A credit score may seem confusing to first-time credit card holders. But those three digits hold high value for someone who is going to apply for a mortgage or any other type of loan. If you just got your first credit card, maintaining a good score is not as hard as you would think. As long as you keep your level of debt down and pay off your balances on time, you'll be right as rain. Here are a few credit tips that can help you build and maintain your score:
Look at your credit report often
A great tool to help you keep your credit score intact is your credit report. This document will have a comprehensive rundown of all your debts and payment history. It is a good idea to check your report often because you never know if there will be a mistake. An error such as a collection notice for a debt you never had will hurt your score, and then you'll have to work twice as hard to repair it. You're allowed a free credit report every year, and it would be in your best interest to check it.
Avoid closing cards
When you pay off one of your balances, you might think that closing this account is a good idea. But shutting down an account will serve no purpose in your quest to repair your credit score. Doing this will raise your credit-utilization ratio, which is your total outstanding balances compared to your combined limit across your accounts. This ratio is a major part of your credit score, and a higher one will do you no favors. If a financial institution sees that you regularly use up a good portion of your available balance, you may be denied another card or loan. You probably aren't ready for more than one card right out of the gate, but you should still take this advice into consideration.
Understand the terms and conditions
As you're meeting with a bank or other lender about getting a card, it's important to read through all the terms and rules that go along with it. This is imperative because there may be some terms you're not familiar with, and you could end up hurting your score in the future. This can occur by not understanding processing fees or interest increases for constant late payments. Make sure you know the payment schedule, your interest rate and the fees and penalties you may have to pay.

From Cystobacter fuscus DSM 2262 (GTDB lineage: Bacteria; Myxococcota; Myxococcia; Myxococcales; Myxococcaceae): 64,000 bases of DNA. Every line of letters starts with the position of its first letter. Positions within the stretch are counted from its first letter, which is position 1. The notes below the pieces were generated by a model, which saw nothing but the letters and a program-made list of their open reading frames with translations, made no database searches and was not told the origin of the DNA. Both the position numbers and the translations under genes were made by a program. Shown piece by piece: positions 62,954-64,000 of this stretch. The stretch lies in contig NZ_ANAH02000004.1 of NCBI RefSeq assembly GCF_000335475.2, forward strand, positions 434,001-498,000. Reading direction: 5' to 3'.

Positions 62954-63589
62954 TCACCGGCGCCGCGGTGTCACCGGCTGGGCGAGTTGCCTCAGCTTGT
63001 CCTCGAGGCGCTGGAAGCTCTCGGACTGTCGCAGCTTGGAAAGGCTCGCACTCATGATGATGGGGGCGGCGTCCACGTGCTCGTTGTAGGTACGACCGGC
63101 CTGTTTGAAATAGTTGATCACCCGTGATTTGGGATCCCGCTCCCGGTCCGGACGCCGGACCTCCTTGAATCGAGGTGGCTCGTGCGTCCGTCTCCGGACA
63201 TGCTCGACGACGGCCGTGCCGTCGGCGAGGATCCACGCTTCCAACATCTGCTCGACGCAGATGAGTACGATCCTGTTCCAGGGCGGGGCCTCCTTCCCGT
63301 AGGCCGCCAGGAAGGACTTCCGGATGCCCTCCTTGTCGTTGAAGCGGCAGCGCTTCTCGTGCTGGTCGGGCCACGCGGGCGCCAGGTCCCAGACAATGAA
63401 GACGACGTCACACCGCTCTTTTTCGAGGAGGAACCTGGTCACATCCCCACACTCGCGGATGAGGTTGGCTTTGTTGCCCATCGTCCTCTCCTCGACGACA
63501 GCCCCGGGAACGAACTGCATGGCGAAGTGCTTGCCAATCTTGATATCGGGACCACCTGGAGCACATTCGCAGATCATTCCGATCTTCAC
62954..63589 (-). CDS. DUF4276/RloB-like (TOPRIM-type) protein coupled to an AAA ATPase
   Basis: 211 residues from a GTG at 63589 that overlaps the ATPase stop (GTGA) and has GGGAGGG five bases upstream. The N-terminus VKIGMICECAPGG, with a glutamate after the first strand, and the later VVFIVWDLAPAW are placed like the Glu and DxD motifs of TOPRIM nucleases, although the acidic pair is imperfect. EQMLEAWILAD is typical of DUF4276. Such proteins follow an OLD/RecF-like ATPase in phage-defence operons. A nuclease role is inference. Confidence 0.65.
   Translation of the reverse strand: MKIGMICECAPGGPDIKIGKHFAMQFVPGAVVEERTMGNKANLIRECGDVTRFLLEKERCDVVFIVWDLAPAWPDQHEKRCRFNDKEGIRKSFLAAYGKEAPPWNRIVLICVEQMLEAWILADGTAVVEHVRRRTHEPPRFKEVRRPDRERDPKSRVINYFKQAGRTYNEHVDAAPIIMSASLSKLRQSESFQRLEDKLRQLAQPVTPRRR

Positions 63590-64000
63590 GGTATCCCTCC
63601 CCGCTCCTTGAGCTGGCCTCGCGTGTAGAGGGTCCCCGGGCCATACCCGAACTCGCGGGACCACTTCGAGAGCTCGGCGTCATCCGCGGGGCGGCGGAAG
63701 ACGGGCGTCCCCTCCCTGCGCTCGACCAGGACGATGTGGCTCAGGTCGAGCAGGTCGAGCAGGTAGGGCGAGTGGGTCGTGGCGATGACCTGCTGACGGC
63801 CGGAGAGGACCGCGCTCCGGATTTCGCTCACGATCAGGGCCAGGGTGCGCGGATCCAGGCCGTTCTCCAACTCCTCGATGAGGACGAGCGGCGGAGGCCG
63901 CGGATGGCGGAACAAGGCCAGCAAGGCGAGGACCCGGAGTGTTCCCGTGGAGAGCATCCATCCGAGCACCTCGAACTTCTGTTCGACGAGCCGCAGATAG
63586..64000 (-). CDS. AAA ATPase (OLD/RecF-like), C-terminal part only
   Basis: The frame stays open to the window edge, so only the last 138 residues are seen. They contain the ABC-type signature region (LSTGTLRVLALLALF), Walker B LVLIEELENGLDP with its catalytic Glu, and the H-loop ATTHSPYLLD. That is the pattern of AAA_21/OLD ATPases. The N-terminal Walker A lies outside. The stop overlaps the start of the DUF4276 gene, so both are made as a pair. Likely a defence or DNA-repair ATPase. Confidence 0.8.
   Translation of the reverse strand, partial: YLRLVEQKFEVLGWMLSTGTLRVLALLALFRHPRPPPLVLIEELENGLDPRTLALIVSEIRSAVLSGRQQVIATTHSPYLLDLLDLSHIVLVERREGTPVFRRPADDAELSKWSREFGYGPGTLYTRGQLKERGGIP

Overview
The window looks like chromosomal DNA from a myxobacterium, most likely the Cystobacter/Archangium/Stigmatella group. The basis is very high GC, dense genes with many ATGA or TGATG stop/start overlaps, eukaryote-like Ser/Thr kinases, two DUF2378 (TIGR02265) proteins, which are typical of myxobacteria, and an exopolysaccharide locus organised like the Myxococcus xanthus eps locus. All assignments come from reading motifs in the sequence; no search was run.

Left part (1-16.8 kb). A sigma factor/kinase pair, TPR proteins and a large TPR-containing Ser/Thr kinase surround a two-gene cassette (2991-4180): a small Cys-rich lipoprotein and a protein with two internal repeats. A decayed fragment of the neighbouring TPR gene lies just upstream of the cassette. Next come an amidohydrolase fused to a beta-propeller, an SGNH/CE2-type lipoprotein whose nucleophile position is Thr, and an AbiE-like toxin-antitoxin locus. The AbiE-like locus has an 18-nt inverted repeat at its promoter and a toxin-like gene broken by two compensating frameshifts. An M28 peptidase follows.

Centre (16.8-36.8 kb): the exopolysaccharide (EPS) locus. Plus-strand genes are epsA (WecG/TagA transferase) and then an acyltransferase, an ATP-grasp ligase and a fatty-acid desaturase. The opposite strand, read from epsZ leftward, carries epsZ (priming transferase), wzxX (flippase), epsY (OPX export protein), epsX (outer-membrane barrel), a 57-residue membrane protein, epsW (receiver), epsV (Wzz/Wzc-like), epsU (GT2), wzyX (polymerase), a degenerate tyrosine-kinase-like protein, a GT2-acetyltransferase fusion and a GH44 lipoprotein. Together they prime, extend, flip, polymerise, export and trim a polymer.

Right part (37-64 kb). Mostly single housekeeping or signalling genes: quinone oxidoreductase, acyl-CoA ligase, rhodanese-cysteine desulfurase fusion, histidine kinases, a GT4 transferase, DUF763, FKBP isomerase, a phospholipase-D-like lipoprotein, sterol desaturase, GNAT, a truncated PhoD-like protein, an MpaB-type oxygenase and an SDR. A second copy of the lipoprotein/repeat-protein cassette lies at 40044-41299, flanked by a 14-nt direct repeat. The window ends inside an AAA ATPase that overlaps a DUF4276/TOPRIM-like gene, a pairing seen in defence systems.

Check your monthly statements
When your monthly credit card statement becomes available through your bank's website or the mail, look over this document thoroughly. Checking out your statement each month is a great way to understand your spending habits and see if there have been any fraudulent purchases. Thanks to the Credit CARD Act of 2009, statements are now reader friendly.
Swipe your card only when you need to
Using credit to pay for things is a privilege, so don't spend it on everything you see. Try to keep your charges reserved for small purchases such as filling up your gas tank or buying a meal for yourself once or twice a week. This way, you can build up credit wisely and won't have to worry about getting into too much debt.
Maintain a good payment schedule
After you have used your card, pay it off as soon as possible. You'd be surprised how much your balance runs up if you're not paying attention. Also, make your scheduled monthly payments on time. Payment history is an important aspect of your credit score, and if you're late, you could get a fee and see your score drop.